By Joy Wicks-Nicholls
Openness has been an integral part of our family's adoption and family experience, and its impact on our lives continues to grow. This was not a topic my husband and I prepared for extensively prior to adoption, although once we shifted from international adoption to public adoption we were aware that openness was more likely to be a possibility, and felt comfortable with the idea.
However, I underestimated how meaningful the ongoing relationships with our kids' foster families and biological family members would be for everyone in our family. Seeing our children light up in the presence of their foster families (who cared for them from birth), anticipate and talk about past and future visits, and express the importance of their first relationships makes me so thankful that we have these opportunities to maintain connections.
While meaningful and important, openness is complex.
People have sometimes made comments suggesting that openness may not be as essential for children adopted at younger ages. Although our daughter was just over one year old when she joined our family, out of all three of our children she has shown the most need to know the home and people that were part of her first year. She is more likely than our boys to express that she misses her foster parents. As well, over time, we cannot predict how essential openness and sense of connection and familiarity will be for each of our children. Maintaining these connections means that our children always have access to their first relationships as needed over time, with a strong foundation already established. Sometimes this looks like direct contact with important people in their lives, and at other times it is accomplished through means such as photos and stories.
I also did not realize the desire I would develop to meet more members of the kids' biological families and their first (birth) mom. While we have so far only been able to meet one sibling (a joyful and emotional event for us all), doors may slowly open to expand biological family connections. Overall, I look forward to seeing how this will develop over time, although there are many unknowns and some complicated issues to navigate if and when this occurs. As our children become older, and I become more aware of how easy it would be to locate and initiate contact with biological family members, I realize that this is no longer a vague, long-term possibility, but something we need to be preparing ourselves and our children for now. As well, a recent event involving a biological family member highlights how the opportunity for openness may not always be there.
As a parent I need to be prepared to support my children in their experiences. When one of our children expresses that they wish they still lived with their foster family and misses their foster mom or first mom, I need to be able to hear and validate those feelings, and the meaning behind them. I need to be OK with being one of the mothers in my children's experience, not the only one. I also need to be comfortable enough in my role as parent, to observe the impact of openness on my children and make wise, sensitive decisions with their needs at the forefront.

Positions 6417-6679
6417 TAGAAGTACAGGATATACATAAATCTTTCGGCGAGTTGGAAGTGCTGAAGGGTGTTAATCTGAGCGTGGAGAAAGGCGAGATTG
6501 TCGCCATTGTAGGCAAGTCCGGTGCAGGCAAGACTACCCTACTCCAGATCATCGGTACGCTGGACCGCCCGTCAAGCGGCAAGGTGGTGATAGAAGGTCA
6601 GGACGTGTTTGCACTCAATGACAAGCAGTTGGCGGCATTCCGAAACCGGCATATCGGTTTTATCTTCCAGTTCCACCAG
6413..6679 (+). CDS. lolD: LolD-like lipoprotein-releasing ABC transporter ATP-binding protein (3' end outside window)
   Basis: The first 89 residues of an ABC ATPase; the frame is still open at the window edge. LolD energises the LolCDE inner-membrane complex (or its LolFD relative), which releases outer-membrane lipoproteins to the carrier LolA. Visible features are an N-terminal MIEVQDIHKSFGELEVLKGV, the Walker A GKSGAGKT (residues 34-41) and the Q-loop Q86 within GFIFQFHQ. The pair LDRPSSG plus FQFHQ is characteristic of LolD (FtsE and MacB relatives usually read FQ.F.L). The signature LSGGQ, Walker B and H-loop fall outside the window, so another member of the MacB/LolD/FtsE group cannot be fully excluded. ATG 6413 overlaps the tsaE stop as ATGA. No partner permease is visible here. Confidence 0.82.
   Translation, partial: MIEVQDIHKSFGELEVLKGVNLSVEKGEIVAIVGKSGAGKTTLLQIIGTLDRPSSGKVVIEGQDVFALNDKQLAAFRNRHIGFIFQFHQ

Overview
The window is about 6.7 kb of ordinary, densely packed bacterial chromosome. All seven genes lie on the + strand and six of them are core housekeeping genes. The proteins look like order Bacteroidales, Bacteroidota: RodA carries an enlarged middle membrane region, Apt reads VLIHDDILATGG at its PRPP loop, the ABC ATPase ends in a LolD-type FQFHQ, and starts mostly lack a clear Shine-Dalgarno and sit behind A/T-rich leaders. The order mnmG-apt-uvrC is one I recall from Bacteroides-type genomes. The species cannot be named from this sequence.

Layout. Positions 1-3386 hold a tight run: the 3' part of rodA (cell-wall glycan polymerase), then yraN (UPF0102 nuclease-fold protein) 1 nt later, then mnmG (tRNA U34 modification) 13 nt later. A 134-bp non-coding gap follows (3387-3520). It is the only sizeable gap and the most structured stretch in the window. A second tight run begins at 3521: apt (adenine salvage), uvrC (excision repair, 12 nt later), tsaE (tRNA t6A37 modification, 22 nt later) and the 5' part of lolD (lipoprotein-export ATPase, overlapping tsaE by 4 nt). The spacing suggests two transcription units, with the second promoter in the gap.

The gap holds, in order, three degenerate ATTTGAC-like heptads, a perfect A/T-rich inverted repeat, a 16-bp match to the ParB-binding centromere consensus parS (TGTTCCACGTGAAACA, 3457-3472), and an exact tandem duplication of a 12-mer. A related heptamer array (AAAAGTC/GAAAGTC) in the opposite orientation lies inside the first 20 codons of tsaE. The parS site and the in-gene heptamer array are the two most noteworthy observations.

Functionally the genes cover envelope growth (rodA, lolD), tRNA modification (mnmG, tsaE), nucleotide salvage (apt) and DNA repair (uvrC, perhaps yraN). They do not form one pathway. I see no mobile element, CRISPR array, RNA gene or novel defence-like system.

Practical and logistical considerations exist in navigating openness. In our situation, there is a significant distance between us and our kids' foster families and sibling. A trip to visit them becomes a core part of our vacation time. Thankfully we all love the area where our kids were born, and eagerly anticipate our travel there. These vacations can be busy, making sure we dedicate much of the trip to visiting, while also balancing social activities with quiet family time, and side trips to facilitate our children's exploration and enjoyment of their home area. At Christmas and other times, our children work with us to put together Christmas packages of home-made ornaments, notes, artwork, and photos. As we add more openness relationships, with varying levels of contact, more tasks arise that require thought and an investment of time. Openness is so valuable, however, that these activities are worthwhile.
Openness can require careful contemplation and planning, and at least for seasons may be more contained. At other times it occurs quite naturally and fully as an extension of existing relationships. It may feel comfortable, and may be something your family seeks out willingly, or may require adjustment of personal feelings and expectations to meet others' needs even when it is difficult for you as a parent. Openness may bring surprises, both wonderful and challenging. Part of the beauty of relationships is that there are many ways to facilitate them, and openness can occur in a myriad of ways. Ultimately, weaving valued connections into the fabric of family creates a more textured and interesting life, and contributes to our children's identities and sense of belonging in the world.